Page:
I read the original Fifty Shades of Grey (a.k.a Lady Chatterley’s Lover) six or seven years ago. What a brilliant story, especially for its time. Originally published in the 1920s, it predated the sexual revolution, the porn industry boom, and MTV. The way Lawrence was able to capture the notion of sexual fulfillment from a woman’s perspective no less, simply blew me away.
In this scene, Connie (Lady Chatterly) converses with her husband, Clifford, who is an impotent paraplegic. This is before Connie meets Oliver Mellors, the man who eventually “lights her fire.”
Clifford to Connie:
“…You had that lover in Germany…what is it now? Nothing almost. It seems to me that it isn’t these little acts and little connections we make in our lives that matter so very much. They pass away, and where are they? Where…Where are the snows of yesteryear?…It’s what endures through one’s life that matters; my own life matters to me, in its long continuance and development. But what do the occasional connections matter? And the occasional sexual connections specially. If people don’t exaggerate them ridiculously, they pass like the mating of birds. And so they should. What does it matter? It’s the life-long companionship that matters. It’s the living together from day to day, not the sleeping together once or twice. You and I are married, no matter what happens to us. We have the habit of each other. And habit, to my thinking, is more vital than any occasional excitement” (47).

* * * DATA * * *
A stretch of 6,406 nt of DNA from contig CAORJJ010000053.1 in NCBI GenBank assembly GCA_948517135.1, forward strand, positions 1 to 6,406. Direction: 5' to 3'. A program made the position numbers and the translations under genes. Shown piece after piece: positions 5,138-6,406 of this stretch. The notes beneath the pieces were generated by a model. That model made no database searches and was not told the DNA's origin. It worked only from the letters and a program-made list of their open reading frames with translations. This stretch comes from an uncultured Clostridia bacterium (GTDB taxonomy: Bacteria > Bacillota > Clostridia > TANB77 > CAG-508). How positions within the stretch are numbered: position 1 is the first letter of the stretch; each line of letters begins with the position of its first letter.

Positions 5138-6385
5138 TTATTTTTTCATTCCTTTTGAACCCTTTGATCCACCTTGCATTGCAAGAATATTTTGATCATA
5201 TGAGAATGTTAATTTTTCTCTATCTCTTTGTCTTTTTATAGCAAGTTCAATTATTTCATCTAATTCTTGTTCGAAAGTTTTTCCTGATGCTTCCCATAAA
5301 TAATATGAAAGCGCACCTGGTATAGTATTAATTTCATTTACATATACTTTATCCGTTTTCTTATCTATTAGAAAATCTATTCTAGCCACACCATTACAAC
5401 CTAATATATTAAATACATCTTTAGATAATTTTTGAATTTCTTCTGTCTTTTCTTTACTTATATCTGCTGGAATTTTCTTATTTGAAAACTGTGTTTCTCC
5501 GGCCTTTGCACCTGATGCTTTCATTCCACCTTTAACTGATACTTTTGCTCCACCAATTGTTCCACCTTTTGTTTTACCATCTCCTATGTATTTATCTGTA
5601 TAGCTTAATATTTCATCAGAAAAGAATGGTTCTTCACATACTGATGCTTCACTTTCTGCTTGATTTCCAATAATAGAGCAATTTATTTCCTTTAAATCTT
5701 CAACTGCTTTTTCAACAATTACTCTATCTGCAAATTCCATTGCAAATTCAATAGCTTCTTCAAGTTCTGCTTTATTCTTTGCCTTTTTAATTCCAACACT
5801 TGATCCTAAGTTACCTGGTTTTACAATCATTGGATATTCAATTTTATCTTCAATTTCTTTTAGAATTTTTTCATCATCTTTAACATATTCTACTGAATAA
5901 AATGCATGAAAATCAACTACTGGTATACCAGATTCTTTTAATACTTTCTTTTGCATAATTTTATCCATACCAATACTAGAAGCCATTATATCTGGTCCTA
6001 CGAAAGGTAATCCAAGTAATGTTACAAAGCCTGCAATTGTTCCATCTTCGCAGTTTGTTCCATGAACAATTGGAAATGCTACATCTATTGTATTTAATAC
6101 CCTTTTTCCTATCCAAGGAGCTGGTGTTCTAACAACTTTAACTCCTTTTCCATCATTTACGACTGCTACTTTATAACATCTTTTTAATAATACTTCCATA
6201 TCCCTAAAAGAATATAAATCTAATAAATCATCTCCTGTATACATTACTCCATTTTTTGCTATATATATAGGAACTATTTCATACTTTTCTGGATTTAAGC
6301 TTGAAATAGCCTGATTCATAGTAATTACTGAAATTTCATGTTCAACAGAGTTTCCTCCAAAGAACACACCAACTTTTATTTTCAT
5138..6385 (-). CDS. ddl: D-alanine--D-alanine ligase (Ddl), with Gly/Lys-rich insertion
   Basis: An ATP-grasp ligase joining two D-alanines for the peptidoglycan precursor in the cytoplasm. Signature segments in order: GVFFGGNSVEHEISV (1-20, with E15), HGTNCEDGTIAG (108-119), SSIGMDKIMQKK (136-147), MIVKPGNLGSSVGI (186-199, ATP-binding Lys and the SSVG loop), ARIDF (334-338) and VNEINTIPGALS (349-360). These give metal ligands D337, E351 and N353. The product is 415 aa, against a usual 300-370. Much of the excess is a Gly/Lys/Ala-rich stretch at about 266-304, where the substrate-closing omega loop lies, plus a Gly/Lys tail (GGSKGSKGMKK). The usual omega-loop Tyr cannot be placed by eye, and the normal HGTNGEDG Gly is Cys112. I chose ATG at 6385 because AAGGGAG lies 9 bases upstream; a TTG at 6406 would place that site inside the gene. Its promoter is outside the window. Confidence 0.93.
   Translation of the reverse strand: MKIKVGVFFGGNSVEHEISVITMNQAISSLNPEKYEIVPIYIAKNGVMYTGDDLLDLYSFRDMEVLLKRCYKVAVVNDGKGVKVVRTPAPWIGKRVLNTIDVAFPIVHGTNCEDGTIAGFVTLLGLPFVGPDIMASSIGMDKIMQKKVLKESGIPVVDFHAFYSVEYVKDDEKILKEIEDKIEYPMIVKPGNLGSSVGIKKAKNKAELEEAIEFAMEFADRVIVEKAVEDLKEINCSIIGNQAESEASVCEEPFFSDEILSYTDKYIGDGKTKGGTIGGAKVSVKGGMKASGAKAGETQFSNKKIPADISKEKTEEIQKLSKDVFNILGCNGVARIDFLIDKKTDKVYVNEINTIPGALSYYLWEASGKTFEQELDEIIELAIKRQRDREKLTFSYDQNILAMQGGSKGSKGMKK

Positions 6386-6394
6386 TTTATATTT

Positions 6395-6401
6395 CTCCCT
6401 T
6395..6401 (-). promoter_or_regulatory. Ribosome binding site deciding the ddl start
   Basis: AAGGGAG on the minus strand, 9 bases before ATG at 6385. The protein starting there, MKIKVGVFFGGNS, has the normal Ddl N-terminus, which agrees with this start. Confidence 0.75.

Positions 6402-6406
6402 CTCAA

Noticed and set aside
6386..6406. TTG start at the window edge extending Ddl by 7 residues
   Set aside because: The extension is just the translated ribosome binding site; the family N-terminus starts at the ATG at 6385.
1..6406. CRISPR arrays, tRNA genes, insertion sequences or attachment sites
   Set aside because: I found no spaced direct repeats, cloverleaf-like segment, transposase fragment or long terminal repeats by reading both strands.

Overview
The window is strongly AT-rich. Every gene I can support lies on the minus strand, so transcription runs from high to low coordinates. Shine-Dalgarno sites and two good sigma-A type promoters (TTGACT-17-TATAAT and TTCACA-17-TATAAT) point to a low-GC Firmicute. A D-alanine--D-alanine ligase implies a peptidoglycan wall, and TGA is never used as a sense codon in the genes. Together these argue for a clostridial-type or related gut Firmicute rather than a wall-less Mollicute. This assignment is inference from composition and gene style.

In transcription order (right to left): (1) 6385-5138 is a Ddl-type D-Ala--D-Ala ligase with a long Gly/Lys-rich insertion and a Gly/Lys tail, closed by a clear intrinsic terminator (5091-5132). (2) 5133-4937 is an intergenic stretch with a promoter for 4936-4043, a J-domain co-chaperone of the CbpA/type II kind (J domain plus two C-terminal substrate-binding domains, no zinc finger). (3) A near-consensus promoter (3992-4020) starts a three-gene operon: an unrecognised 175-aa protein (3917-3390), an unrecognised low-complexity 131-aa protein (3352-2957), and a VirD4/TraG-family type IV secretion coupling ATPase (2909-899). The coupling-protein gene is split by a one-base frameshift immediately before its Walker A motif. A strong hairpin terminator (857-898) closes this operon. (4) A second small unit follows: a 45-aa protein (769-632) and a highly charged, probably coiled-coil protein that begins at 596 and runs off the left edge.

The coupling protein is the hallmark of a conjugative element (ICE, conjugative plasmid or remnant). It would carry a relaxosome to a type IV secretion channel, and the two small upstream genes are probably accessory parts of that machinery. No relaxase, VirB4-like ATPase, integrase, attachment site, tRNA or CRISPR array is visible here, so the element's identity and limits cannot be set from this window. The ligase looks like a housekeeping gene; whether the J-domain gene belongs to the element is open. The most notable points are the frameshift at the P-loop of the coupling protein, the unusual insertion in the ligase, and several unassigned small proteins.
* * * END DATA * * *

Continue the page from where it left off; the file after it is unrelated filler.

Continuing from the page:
What I love about this passage is that is holds both truth and untruth. A statement like this discounts the need for passion, yet touches on the bigger picture–the things that truly matter in life. I believe these words, for Connie’s sake, were meant to be proven wrong, yet Lawrence is creating a pretty fierce argument.
By the way, in our world today, we still debate this very predicament.